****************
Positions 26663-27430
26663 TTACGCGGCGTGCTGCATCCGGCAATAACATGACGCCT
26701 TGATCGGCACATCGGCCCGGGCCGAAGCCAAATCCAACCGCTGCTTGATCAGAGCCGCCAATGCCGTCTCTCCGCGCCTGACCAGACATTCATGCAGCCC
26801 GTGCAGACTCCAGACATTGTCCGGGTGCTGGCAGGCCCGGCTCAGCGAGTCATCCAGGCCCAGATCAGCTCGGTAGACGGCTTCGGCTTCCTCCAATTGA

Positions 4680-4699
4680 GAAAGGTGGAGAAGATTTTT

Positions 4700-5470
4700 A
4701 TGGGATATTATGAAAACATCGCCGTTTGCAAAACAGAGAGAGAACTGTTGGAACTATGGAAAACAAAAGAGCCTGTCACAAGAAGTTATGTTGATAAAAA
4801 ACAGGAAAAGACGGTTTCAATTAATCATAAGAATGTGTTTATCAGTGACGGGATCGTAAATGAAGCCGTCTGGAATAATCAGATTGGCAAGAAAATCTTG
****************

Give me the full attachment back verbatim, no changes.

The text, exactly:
Positions 26663-27430
26663 TTACGCGGCGTGCTGCATCCGGCAATAACATGACGCCT
26701 TGATCGGCACATCGGCCCGGGCCGAAGCCAAATCCAACCGCTGCTTGATCAGAGCCGCCAATGCCGTCTCTCCGCGCCTGACCAGACATTCATGCAGCCC
26801 GTGCAGACTCCAGACATTGTCCGGGTGCTGGCAGGCCCGGCTCAGCGAGTCATCCAGGCCCAGATCAGCTCGGTAGACGGCTTCGGCTTCCTCCAATTGA

Positions 4680-4699
4680 GAAAGGTGGAGAAGATTTTT

Positions 4700-5470
4700 A
4701 TGGGATATTATGAAAACATCGCCGTTTGCAAAACAGAGAGAGAACTGTTGGAACTATGGAAAACAAAAGAGCCTGTCACAAGAAGTTATGTTGATAAAAA
4801 ACAGGAAAAGACGGTTTCAATTAATCATAAGAATGTGTTTATCAGTGACGGGATCGTAAATGAAGCCGTCTGGAATAATCAGATTGGCAAGAAAATCTTG